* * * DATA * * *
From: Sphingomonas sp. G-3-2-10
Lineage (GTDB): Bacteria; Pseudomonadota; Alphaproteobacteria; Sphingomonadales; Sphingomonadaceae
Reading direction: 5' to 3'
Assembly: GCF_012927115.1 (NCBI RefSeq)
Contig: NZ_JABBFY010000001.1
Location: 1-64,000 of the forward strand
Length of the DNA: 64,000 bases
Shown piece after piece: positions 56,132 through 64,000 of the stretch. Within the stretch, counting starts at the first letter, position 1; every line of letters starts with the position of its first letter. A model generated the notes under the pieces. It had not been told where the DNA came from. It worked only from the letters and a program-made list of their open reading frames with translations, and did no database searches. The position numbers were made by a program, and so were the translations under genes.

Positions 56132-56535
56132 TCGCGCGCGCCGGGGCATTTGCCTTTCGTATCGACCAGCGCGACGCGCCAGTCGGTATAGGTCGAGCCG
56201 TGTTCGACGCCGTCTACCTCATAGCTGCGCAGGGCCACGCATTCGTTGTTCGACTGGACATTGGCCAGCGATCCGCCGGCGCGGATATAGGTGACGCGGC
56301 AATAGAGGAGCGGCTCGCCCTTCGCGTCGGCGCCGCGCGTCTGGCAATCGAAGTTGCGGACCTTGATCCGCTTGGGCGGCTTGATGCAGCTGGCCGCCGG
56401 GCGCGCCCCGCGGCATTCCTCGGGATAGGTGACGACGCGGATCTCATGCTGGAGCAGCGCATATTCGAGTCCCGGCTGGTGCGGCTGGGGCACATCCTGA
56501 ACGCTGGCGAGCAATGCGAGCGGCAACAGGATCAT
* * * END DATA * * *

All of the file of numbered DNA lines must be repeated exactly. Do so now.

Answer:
From: Sphingomonas sp. G-3-2-10
Lineage (GTDB): Bacteria; Pseudomonadota; Alphaproteobacteria; Sphingomonadales; Sphingomonadaceae
Reading direction: 5' to 3'
Assembly: GCF_012927115.1 (NCBI RefSeq)
Contig: NZ_JABBFY010000001.1
Location: 1-64,000 of the forward strand
Length of the DNA: 64,000 bases
Shown piece after piece: positions 56,132 through 64,000 of the stretch. Within the stretch, counting starts at the first letter, position 1; every line of letters starts with the position of its first letter. A model generated the notes under the pieces. It had not been told where the DNA came from. It worked only from the letters and a program-made list of their open reading frames with translations, and did no database searches. The position numbers were made by a program, and so were the translations under genes.

Positions 56132-56535
56132 TCGCGCGCGCCGGGGCATTTGCCTTTCGTATCGACCAGCGCGACGCGCCAGTCGGTATAGGTCGAGCCG
56201 TGTTCGACGCCGTCTACCTCATAGCTGCGCAGGGCCACGCATTCGTTGTTCGACTGGACATTGGCCAGCGATCCGCCGGCGCGGATATAGGTGACGCGGC
56301 AATAGAGGAGCGGCTCGCCCTTCGCGTCGGCGCCGCGCGTCTGGCAATCGAAGTTGCGGACCTTGATCCGCTTGGGCGGCTTGATGCAGCTGGCCGCCGG
56401 GCGCGCCCCGCGGCATTCCTCGGGATAGGTGACGACGCGGATCTCATGCTGGAGCAGCGCATATTCGAGTCCCGGCTGGTGCGGCTGGGGCACATCCTGA
56501 ACGCTGGCGAGCAATGCGAGCGGCAACAGGATCAT